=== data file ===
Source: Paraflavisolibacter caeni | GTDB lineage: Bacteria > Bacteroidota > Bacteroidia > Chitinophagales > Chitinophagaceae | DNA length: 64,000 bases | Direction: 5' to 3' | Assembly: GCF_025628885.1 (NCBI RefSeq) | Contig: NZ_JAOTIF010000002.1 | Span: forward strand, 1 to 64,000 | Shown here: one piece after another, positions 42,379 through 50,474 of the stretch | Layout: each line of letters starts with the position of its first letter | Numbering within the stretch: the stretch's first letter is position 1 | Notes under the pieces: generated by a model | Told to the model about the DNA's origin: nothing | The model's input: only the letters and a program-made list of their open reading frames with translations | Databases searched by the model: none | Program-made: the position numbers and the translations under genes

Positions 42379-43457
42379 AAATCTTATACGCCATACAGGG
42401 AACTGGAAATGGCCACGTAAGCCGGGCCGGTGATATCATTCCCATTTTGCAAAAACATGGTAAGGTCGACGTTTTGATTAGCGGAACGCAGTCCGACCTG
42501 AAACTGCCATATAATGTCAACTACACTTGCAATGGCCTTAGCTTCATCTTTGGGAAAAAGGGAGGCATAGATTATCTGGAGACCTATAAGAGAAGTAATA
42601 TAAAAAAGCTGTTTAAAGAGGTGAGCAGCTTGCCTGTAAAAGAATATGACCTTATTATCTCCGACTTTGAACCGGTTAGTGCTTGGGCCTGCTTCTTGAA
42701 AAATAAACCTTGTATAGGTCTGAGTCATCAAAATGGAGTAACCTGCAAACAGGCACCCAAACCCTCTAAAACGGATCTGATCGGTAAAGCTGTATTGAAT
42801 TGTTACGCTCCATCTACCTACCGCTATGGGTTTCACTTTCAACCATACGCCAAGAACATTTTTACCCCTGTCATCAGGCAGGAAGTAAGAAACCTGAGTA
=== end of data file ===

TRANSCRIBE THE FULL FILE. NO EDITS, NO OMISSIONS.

Source: Paraflavisolibacter caeni | GTDB lineage: Bacteria > Bacteroidota > Bacteroidia > Chitinophagales > Chitinophagaceae | DNA length: 64,000 bases | Direction: 5' to 3' | Assembly: GCF_025628885.1 (NCBI RefSeq) | Contig: NZ_JAOTIF010000002.1 | Span: forward strand, 1 to 64,000 | Shown here: one piece after another, positions 42,379 through 50,474 of the stretch | Layout: each line of letters starts with the position of its first letter | Numbering within the stretch: the stretch's first letter is position 1 | Notes under the pieces: generated by a model | Told to the model about the DNA's origin: nothing | The model's input: only the letters and a program-made list of their open reading frames with translations | Databases searched by the model: none | Program-made: the position numbers and the translations under genes

Positions 42379-43457
42379 AAATCTTATACGCCATACAGGG
42401 AACTGGAAATGGCCACGTAAGCCGGGCCGGTGATATCATTCCCATTTTGCAAAAACATGGTAAGGTCGACGTTTTGATTAGCGGAACGCAGTCCGACCTG
42501 AAACTGCCATATAATGTCAACTACACTTGCAATGGCCTTAGCTTCATCTTTGGGAAAAAGGGAGGCATAGATTATCTGGAGACCTATAAGAGAAGTAATA
42601 TAAAAAAGCTGTTTAAAGAGGTGAGCAGCTTGCCTGTAAAAGAATATGACCTTATTATCTCCGACTTTGAACCGGTTAGTGCTTGGGCCTGCTTCTTGAA
42701 AAATAAACCTTGTATAGGTCTGAGTCATCAAAATGGAGTAACCTGCAAACAGGCACCCAAACCCTCTAAAACGGATCTGATCGGTAAAGCTGTATTGAAT
42801 TGTTACGCTCCATCTACCTACCGCTATGGGTTTCACTTTCAACCATACGCCAAGAACATTTTTACCCCTGTCATCAGGCAGGAAGTAAGAAACCTGAGTA